The work was funded by the University of Minnesota and the David and Lucille Packard Foundation.



Story Source:

The above story is based on materials provided by University of Minnesota. Note: Materials may be edited for content and length.


Cite This Page:

University of Minnesota. "New DNA 'Fingerprinting' Technique Separates Hemp From Marijuana." ScienceDaily. ScienceDaily, 23 March 2006. <www.sciencedaily.com/releases/2006/03/060322135105.htm>.
University of Minnesota. (2006, March 23). New DNA 'Fingerprinting' Technique Separates Hemp From Marijuana. ScienceDaily. Retrieved April 18, 2015 from www.sciencedaily.com/releases/2006/03/060322135105.htm
University of Minnesota. "New DNA 'Fingerprinting' Technique Separates Hemp From Marijuana." ScienceDaily. www.sciencedaily.com/releases/2006/03/060322135105.htm (accessed April 18, 2015).

Share This


More From ScienceDaily



More Plants & Animals News

Saturday, April 18, 2015

Featured Research

from universities, journals, and other organizations


Featured Videos

from AP, Reuters, AFP, and other news services

Un-Bee-Lievable: Bees on the Loose After Washington Truck Crash

Un-Bee-Lievable: Bees on the Loose After Washington Truck Crash

Reuters - US Online Video (Apr. 17, 2015) A truck carrying honey bees overturns near Lynnwood, Washington, spreading boxes of live bees across the highway. Rough Cut (no reporter narration). Video provided by Reuters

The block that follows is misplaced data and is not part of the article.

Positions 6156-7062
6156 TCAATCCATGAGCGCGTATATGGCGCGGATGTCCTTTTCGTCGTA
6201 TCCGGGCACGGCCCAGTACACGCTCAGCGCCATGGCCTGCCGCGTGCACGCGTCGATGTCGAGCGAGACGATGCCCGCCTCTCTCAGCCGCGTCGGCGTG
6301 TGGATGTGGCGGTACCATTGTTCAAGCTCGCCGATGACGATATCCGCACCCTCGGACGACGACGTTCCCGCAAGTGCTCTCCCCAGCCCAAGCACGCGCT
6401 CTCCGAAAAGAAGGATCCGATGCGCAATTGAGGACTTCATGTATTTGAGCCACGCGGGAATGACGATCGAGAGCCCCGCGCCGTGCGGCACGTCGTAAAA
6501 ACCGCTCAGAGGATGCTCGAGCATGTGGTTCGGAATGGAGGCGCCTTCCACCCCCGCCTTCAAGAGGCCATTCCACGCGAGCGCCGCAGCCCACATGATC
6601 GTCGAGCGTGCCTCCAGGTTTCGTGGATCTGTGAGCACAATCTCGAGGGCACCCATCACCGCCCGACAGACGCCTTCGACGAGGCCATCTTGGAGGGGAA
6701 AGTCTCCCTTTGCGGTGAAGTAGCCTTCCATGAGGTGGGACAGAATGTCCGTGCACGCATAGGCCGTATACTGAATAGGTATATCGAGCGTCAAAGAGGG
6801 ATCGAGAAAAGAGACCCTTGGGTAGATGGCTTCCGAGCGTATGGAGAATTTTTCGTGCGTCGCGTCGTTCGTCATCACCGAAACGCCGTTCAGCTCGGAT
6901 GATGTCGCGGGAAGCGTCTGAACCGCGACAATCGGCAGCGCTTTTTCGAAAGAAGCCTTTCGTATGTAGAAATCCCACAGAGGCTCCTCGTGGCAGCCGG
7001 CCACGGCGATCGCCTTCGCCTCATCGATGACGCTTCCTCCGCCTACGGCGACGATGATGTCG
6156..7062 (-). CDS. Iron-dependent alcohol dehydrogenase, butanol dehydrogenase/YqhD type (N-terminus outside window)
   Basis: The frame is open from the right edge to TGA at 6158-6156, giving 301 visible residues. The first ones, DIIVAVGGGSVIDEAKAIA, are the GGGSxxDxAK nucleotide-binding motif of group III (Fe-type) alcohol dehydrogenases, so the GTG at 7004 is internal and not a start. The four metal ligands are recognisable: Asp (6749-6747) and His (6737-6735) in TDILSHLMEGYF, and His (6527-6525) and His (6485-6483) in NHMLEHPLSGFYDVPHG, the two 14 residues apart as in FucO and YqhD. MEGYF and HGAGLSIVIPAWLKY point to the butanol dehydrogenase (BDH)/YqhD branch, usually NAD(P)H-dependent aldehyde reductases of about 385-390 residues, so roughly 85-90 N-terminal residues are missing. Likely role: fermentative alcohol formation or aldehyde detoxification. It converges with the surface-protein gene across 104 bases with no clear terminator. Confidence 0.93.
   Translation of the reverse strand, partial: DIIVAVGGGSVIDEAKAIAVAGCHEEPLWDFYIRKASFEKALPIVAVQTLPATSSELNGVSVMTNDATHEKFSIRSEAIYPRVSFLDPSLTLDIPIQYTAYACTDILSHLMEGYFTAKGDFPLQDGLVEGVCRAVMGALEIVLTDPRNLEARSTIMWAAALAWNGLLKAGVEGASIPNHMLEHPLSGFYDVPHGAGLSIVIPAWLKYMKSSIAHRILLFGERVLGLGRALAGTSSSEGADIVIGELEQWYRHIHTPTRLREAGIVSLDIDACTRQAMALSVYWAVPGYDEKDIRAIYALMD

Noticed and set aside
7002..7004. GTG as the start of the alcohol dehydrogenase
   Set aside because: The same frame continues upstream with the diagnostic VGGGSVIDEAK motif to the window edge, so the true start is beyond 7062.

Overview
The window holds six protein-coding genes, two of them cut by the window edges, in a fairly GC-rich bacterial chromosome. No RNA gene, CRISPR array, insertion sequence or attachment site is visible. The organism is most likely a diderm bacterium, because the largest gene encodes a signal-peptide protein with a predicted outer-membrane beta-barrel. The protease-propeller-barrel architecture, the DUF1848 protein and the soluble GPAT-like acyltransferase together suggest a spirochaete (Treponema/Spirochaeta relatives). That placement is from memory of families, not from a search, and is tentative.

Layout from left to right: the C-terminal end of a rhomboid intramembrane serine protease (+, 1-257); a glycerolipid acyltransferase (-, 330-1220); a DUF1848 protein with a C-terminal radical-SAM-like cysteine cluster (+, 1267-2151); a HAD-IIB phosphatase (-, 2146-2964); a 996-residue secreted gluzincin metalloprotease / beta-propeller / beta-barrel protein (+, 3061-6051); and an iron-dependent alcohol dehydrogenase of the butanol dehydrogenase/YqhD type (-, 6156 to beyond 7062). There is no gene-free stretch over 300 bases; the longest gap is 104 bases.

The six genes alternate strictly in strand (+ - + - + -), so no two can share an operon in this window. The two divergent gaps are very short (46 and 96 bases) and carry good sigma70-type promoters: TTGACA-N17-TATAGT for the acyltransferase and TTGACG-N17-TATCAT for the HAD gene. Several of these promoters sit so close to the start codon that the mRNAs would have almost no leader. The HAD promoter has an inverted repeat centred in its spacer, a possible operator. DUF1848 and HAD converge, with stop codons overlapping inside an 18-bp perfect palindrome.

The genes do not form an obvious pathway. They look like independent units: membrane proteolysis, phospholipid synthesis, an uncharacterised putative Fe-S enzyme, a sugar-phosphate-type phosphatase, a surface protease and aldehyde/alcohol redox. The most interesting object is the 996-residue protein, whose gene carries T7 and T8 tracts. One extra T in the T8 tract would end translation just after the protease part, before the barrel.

Powered by NewsLook.com
Our Love Of Puppy Dog Eyes Explained By Science

Our Love Of Puppy Dog Eyes Explained By Science

Newsy (Apr. 17, 2015) Researchers found a spike in oxytocin occurs in both humans and dogs when they gaze into each other&apos;s eyes. Video provided by Newsy
Powered by NewsLook.com
Dog Flu Spreading in Midwestern States

Dog Flu Spreading in Midwestern States

AP (Apr. 17, 2015) Dog flu is spreading in several Midwestern states. Dog daycare centers and veterinary offices are taking precautions. (April 17) Video provided by AP
Powered by NewsLook.com
Raw: Rare Whale Spotted in Gulf of Mexico

Raw: Rare Whale Spotted in Gulf of Mexico

AP (Apr. 17, 2015) Researchers from the E/V Nautilus had quite a surprise Tuesday, when a curious sperm whale swam around their remotely operated vehicle in the Gulf of Mexico. Cameras captured the encounter. (April 17) Video provided by AP
Powered by NewsLook.com

Search ScienceDaily

Number of stories in archives: 140,361

Find with keyword(s):
Enter a keyword or phrase to search ScienceDaily for related topics and research stories.

Save/Print:
Share:

Breaking News:

Strange & Offbeat Stories


Plants & Animals

Earth & Climate

Fossils & Ruins

In Other News

... from NewsDaily.com

Science News

Health News

Environment News

Technology News



Save/Print:
Share:

Free Subscriptions


Get the latest science news with ScienceDaily's free email newsletters, updated daily and weekly. Or view hourly updated newsfeeds in your RSS reader:

Get Social & Mobile


Keep up to date with the latest news from ScienceDaily via social networks and mobile apps:

Have Feedback?


Tell us what you think of ScienceDaily -- we welcome both positive and negative comments. Have any problems using the site? Questions?
Mobile: iPhone Android Web
Follow: Facebook Twitter Google+
Subscribe: RSS Feeds Email Newsletters
Latest Headlines Health & Medicine Mind & Brain Space & Time Matter & Energy Computers & Math Plants & Animals Earth & Climate Fossils & Ruins